Critics’ Picks

Margaret Lee, W.D.U.T.U.R. #5, 2016, photograph and acrylic paint, 28 x 42".

Margaret Lee, W.D.U.T.U.R. #5, 2016, photograph and acrylic paint, 28 x 42".

Hong Kong

Margaret Lee

1 Duddell Street, Central Level 3, Shanghai Tang Mansion
March 21–June 21, 2016

Margaret Lee’s first solo show in Asia doubles as the Dallas Museum of Art’s inaugural off-site project. The commissioned series encompasses photography, painting, drawing, and sculpture, and reflects the artist’s interest in challenging historic structures of identity and power. Ten watercolors in Untitled (all works 2016), in particular, reveal a fascination with calligraphic gesture and distillation of form that is traditionally linked to Western male artists such as Jackson Pollock and Yves Klein. Lee’s works borrow from Abstract Expressionism and Minimalism and also rely on the concept of the readymade. They are a deliberate mix of high and low culture and the fine and decorative arts. Given the wide scope of Lee’s preoccupations and the challenge of exhibiting in an unorthodox restaurant environment, the show is realized successfully with both focus and wit.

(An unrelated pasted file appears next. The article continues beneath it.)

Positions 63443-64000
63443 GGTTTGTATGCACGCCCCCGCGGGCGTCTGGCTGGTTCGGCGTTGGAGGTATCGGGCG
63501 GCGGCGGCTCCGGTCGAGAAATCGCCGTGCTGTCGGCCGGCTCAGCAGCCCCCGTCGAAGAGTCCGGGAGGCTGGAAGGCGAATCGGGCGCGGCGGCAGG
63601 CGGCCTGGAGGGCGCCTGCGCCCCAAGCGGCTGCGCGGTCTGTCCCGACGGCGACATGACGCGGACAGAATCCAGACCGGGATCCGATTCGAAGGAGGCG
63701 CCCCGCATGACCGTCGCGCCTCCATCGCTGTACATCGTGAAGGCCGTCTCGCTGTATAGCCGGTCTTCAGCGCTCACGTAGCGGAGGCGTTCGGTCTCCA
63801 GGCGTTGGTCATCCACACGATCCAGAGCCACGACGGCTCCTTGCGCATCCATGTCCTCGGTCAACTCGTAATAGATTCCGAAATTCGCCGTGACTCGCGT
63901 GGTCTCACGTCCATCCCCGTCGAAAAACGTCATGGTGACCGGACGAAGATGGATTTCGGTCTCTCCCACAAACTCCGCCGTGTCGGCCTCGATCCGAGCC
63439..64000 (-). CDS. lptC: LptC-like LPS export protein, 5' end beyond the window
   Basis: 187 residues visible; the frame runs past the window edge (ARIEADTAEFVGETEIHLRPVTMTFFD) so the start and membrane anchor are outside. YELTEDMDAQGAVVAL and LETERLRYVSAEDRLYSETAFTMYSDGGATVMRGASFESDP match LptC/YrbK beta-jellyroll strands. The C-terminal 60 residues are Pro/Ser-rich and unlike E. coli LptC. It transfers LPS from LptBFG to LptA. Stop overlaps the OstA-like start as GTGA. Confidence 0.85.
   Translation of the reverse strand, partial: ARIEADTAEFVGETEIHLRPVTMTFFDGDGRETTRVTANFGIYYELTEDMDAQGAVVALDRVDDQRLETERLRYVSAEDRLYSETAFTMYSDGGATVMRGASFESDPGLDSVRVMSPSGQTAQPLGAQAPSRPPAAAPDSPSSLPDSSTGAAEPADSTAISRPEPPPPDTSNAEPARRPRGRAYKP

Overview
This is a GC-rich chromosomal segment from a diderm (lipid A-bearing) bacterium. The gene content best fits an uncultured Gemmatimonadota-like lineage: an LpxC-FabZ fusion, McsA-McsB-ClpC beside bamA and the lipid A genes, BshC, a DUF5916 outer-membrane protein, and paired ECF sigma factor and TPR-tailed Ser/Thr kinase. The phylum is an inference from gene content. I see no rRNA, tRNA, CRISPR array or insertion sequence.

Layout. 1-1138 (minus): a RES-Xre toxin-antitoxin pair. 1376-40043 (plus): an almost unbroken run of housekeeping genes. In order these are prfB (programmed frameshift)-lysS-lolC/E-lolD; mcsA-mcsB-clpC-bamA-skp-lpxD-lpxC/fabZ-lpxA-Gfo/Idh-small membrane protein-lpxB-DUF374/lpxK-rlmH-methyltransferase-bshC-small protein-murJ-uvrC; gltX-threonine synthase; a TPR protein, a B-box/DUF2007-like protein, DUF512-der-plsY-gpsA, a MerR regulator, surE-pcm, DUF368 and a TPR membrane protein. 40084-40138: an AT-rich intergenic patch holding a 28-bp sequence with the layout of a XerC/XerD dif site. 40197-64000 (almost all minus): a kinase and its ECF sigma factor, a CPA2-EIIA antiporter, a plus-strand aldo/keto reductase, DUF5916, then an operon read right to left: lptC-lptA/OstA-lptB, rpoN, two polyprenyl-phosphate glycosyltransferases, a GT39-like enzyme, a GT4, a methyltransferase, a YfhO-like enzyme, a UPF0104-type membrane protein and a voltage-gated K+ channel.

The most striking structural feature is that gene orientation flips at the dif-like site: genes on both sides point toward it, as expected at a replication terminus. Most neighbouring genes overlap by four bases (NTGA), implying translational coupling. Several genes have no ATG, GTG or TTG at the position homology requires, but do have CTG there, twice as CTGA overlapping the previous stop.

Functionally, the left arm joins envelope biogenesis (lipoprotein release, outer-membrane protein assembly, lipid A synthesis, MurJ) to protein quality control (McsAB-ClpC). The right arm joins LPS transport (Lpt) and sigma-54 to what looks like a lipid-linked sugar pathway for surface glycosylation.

A sequence of cropped photographs, Untitled (Seven Views), neatly summarize the project. They include images of a portrait of George Washington, part of a Jasper Johns painting, and a black-and-white detail of the shower in Lee’s Dallas hotel room, a space with which the artist became obsessed. The first two are the only color images on view, in somewhat ironic deference to the nation’s first president and to the great painter. Who Do You Think You Are (Sink), a sculptural tableau, introduces motifs that recur throughout her conceptually concise exhibition. It consists of a large photograph of Brancusi’s Beginning of the World, ca. 1920, printed on metal and displayed alongside a high-end bathroom sink. Inside the sink are a plaster-cast cabbage and eggplant—stand-ins for genitalia that comment on shame and the sanitization of sex, and what the artist calls “human-ness.”